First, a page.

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3. Create a race plan. You’ve now identified that you’re doing this for your own reasons. So what are those reasons? Likely they are goals you’ve set for yourself that you feel accomplishment and happiness in pursuing and achieving. Most likely, these goals have to do with either (1) what place you’ll finish, or (2) how fast you’ll go. The only problem with these goals is that a lot of what determines your ability to achieve them is outside of your control. Sure, I always want to win/podium/PR, but I don’t know who’s going to have a good day or a bad day, or what the conditions are going to be like. So it’s important to create a plan where success isn’t defined solely by an end goal out of your control. Welcome to “The Race Plan.”
For every race I set two or three mini-goals per leg that are completely under my control. I complete The Race Plan regardless of how I feel, what place I’m in, or how fast I’m going. That means most of the goals are “effort”-based, or even simple checklist items that keep me on track while racing. A few examples of race plan goals that I’ve set for myself this year are:
Increase my effort every quarter of the bike
Get to mile 10 on the run feeling relaxed
Slow down to get water at every aid station
Regardless of what place I’m in or how fast I’m going, these are things I can and will do to feel that I’m achieving “success” during my race. Personal productivity experts recommend making a checklist and physically checking off tasks as you complete them to feel a sense of satisfaction. This is the same idea. Ultimately, achieving the final goal—a PR, a top 10, whatever—may be determined by your competitors, the course conditions or just how you feel on that day. But you can gain a feeling of success regardless by simply following a plan and checking off items as you complete them.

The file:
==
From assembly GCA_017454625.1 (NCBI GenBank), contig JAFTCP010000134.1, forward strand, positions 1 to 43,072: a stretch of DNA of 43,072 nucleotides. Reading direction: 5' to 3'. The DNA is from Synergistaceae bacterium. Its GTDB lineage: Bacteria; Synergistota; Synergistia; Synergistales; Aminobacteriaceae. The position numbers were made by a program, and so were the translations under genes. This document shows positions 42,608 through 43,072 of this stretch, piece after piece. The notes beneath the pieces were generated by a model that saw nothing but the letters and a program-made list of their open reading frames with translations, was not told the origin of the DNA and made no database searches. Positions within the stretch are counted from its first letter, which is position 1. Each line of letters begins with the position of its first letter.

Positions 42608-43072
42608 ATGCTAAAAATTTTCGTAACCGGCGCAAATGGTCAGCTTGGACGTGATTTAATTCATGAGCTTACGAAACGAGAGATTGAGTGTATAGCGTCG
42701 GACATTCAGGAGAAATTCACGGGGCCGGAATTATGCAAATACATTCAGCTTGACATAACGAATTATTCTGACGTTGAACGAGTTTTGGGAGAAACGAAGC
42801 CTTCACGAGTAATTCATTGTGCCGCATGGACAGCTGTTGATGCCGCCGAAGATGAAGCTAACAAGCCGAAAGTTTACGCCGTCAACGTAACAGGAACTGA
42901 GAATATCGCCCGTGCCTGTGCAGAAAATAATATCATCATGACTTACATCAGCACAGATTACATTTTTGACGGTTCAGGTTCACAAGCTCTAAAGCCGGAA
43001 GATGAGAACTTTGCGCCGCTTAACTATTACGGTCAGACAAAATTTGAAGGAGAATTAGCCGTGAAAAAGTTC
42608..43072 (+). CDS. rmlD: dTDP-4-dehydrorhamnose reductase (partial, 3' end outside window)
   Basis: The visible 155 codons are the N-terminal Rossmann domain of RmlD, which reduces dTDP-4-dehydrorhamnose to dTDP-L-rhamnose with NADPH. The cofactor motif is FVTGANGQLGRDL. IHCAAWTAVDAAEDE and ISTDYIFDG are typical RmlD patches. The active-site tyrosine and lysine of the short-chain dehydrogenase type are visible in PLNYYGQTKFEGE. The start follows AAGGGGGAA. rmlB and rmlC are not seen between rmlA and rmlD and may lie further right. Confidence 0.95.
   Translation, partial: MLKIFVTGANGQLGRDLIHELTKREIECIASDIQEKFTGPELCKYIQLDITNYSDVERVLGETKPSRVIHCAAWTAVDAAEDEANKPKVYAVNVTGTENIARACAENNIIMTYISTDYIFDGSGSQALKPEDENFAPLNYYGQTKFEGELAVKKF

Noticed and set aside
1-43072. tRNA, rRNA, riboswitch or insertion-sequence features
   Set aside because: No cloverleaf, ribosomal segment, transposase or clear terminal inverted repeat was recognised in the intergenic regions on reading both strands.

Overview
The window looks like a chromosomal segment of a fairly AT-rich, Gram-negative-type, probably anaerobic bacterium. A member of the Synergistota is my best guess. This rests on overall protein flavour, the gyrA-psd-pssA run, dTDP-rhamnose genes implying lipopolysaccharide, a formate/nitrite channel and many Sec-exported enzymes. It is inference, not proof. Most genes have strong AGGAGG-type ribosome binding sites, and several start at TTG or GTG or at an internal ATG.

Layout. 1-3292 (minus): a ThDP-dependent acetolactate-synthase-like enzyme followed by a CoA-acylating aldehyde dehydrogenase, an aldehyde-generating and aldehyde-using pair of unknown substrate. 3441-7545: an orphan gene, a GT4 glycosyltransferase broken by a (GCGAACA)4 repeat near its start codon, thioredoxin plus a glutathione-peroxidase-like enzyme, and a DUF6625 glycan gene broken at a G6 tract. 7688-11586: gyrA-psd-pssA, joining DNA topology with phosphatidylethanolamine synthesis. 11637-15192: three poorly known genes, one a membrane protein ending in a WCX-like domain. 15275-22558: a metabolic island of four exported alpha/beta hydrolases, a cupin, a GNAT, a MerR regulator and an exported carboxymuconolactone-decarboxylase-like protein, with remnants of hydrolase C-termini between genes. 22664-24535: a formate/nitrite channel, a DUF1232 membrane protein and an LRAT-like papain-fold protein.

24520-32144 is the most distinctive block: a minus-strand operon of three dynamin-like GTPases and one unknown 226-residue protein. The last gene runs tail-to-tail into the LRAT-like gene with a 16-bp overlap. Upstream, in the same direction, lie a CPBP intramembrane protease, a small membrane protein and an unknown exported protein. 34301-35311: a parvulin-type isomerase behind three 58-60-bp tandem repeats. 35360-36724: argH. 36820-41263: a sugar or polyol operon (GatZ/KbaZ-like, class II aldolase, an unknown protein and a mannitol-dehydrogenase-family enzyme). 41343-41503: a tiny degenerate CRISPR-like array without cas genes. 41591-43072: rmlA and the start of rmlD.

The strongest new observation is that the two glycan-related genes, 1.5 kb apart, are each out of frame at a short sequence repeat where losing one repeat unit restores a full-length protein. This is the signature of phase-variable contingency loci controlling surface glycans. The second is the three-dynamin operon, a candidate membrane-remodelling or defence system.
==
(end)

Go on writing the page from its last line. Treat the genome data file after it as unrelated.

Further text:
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4. Use positive affirmations. Even with a great race plan, you’ll still have doubts and fears that crop up during a race. Can I make it? Am I going to slow down/die/throw up? OMG, this is terrible. I suck! I’ve thought (and still think) them all. So I use a method I first learned on “Saturday Night Live”: positive affirmations by Al Franken’s Stuart Smalley character.
Stuart looks in the mirror and repeats to himself, “I’m good enough, I’m smart enough, and doggone it, people like me.” I basically do the same thing, but instead of sitting in front of a mirror wearing a sweater tied around my shoulders, I’m in my race kit swimming, biking and running my butt off. Some of my most used phrases are:
You’re just chilling, no big deal.
You got this!
You’re killing it, dude! Nice work!
And yes, I say them out loud. The louder the better. It makes them more real, and it might even freak out the competition a little bit. Believe it or not, this stuff matters—and really works. It’s probably the most powerful tool I use every race. Triathlons are long and hard enough that you’ll always have feelings of self-doubt during stretches of the race. Using this tactic to derail those negative spirals can turn your race from a stinker into a success.
Jesse Thomas (@jessemthomas) is a second-year pro and the 2011 and 2012 Wildflower Long Course champion. He lives in Springfield, Ore., with his wife, American 5K champion Lauren Fleshman, and is the CEO of Picky Bars (Pickybars.com).
More from Jesse Thomas.